By Philip Guelpa and Fred Mazelis
14 July 2015
Recent weeks have seen nonstop media coverage of the war of words between New York City Mayor Bill de Blasio and state Governor Andrew Cuomo. Both are Democrats, but de Blasio styles himself a “progressive,” whose successful campaign for mayor in 2013 highlighted growing inequality—the “Tale of Two Cities.” Cuomo, on the other hand, has governed as an unabashed representative of Wall Street.
Tensions between the mayor and the governor, now in his second term, have periodically surfaced since de Blasio took office 18 months ago. The latest and loudest eruption took place on June 30, when de Blasio summoned reporters to City Hall for an interview in which, after months of more diplomatic comments, he blasted Cuomo publicly.
De Blasio’s complaints were set off primarily by the latest state legislative session, which ended with the passage of an annual budget in late June. “I started a year and a half ago with a hope for a very strong partnership,” he told the journalists. “I have been disappointed at every turn.” He added that Cuomo “engaged in his own sense of strategies, his own political machinations, and what we’ve often seen is, if someone disagrees with him openly, some kind of revenge or vendetta follows.”
De Blasio’s criticism followed by one week the report of a comment from an anonymous state official that the mayor was “bumbling and incompetent.” Cuomo later refused to deny that he was the official who made the remark. After the mayor’s public criticism, Cuomo patronizingly “sympathized” with his fellow Democrat. “I understand why he’s frustrated,” he said. “I get frustrated, but we have a situation in Albany where you don’t always get everything you want. That’s called life.”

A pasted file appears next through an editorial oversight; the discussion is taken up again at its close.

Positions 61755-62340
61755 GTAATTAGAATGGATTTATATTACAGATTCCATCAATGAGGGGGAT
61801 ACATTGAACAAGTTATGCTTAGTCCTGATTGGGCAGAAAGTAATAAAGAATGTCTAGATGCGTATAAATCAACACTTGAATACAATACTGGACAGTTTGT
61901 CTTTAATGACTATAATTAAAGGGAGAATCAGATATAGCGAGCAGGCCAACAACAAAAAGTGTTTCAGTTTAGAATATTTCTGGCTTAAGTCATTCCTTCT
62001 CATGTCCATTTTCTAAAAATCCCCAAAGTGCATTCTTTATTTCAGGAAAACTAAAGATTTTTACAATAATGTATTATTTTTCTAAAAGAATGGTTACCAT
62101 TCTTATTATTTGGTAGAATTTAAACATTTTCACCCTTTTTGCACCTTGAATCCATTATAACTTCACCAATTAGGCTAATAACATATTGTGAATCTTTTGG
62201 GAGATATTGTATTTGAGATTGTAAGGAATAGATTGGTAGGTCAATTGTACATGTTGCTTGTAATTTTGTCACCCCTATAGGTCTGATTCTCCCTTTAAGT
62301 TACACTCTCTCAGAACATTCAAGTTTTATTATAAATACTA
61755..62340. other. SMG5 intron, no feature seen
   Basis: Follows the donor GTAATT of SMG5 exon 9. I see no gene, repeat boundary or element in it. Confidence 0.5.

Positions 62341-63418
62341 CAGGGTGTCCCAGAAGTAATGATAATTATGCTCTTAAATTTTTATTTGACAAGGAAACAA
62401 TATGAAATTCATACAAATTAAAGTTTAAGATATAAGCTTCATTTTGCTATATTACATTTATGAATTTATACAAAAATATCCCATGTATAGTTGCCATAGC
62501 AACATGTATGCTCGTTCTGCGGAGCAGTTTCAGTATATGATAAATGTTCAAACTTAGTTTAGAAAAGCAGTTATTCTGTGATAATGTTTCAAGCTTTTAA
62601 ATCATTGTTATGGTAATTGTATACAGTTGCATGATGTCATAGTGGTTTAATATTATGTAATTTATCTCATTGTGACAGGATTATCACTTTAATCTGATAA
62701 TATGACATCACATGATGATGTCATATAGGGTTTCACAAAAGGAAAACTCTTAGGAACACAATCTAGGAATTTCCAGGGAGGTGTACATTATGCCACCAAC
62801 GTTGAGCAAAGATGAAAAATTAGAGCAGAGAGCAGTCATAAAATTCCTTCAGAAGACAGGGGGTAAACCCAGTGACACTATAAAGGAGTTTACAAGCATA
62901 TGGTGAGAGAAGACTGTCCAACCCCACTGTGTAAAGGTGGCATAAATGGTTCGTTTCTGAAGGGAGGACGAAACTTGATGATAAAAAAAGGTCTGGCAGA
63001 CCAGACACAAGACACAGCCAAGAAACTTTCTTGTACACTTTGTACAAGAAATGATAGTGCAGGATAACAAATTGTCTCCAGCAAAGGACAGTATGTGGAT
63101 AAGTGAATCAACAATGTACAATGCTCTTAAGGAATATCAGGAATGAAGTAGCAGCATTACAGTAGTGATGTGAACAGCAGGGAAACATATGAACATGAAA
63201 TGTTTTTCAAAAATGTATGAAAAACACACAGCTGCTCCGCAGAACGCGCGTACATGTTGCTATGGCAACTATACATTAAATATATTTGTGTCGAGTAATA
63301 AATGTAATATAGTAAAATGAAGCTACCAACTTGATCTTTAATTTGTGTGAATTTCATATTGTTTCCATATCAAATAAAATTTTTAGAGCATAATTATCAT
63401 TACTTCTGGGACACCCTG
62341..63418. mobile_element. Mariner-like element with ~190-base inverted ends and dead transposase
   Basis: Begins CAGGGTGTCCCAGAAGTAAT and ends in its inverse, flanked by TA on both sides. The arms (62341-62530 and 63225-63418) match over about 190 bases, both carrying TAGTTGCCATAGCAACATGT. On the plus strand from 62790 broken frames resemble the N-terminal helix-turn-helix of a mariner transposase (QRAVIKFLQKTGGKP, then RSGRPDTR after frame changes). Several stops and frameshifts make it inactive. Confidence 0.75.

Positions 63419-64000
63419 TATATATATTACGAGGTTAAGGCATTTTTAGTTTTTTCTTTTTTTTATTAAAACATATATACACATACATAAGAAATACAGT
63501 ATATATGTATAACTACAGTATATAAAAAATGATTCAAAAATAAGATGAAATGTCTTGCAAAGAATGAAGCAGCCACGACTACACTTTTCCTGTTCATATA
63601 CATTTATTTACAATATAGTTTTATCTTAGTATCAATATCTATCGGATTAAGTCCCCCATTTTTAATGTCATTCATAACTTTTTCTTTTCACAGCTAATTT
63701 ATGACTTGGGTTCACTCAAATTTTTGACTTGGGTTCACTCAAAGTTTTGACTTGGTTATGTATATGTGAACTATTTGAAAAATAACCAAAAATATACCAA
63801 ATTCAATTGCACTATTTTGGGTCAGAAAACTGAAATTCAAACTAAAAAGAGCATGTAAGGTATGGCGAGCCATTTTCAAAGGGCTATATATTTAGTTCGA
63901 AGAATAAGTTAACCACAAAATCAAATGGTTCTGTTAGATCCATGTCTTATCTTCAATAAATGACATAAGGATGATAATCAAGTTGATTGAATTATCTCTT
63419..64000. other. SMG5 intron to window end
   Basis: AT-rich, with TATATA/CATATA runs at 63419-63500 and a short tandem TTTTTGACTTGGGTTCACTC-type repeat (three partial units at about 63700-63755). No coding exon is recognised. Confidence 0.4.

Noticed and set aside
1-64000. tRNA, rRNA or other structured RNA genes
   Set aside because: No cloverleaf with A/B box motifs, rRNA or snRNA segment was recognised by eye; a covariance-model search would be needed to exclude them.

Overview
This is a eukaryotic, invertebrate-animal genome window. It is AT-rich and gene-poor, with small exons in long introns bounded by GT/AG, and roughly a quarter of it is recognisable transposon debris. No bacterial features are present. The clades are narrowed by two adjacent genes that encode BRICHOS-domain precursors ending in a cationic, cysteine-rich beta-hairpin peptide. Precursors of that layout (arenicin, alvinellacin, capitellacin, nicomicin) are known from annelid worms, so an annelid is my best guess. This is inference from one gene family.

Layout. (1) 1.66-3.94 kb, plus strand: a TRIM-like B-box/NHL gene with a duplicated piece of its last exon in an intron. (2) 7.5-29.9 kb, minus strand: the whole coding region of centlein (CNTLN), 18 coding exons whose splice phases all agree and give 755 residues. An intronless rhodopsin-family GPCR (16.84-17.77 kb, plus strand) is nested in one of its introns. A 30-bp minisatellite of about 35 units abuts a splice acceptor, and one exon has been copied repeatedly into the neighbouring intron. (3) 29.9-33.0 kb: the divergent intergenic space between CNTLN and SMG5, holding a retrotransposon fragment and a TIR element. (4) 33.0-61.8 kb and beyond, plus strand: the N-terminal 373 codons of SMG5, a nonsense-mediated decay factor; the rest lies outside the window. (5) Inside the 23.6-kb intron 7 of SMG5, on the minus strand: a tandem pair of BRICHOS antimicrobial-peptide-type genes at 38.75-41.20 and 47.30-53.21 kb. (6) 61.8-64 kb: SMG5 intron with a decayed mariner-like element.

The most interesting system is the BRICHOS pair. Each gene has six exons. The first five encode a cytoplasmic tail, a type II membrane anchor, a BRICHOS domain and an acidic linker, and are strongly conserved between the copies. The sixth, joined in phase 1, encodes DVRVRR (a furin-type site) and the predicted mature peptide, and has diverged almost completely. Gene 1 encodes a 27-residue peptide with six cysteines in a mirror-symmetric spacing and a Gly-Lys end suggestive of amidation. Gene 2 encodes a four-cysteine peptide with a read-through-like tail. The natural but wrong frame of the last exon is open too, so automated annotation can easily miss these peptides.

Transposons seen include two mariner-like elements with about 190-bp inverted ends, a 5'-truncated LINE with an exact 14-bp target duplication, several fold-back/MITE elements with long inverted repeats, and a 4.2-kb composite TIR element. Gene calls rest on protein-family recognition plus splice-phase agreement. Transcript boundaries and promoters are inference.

The first thing to understand about this internecine warfare is that it has next to nothing to do with policy, and absolutely nothing to do with principle.
One of de Blasio’s main complaints, for example, dealt with the extension of the highly lucrative 421-a tax incentive program for real estate developers, who are given big tax breaks in exchange for including a small number of allegedly “affordable” housing units in new luxury developments.
The mayor’s proposal for a slight increase in the number of affordable units was resisted by Cuomo. The increase was so puny, however, that it was welcomed by the Real Estate Board of New York and, as acknowledged byCrain’s New York Business, would have made a negligible difference in dealing with the dire housing shortage for working people. Cuomo took advantage of de Blasio’s position by hypocritically denouncing it as “a giveaway to developers.”
The other major disappointment for de Blasio was the legislature’s refusal to extend mayoral control of the city’s public school system for longer than one year, in contrast to the six year control granted to former mayor Michael Bloomberg. This was no doubt a way for Cuomo, who is a vociferous supporter of charter schools and an ally of their hedge fund backers, to put the mayor on a kind of probation as the attack on public education deepens.
De Blasio, however, has done nothing to improve the city’s schools. As the political representative of a section of the corporate establishment, he is incapable of putting forth the slightest program to meet the needs of the working class in the fields of jobs, education, health care or housing. In fact, he has been an open advocate of programs that cater to the city’s elite. He has proposed steps toward the privatization of the city’s public housing and is also in the process of increasing the police force, while doing virtually nothing to address the brutal conditions in the notorious Rikers Island prison complex.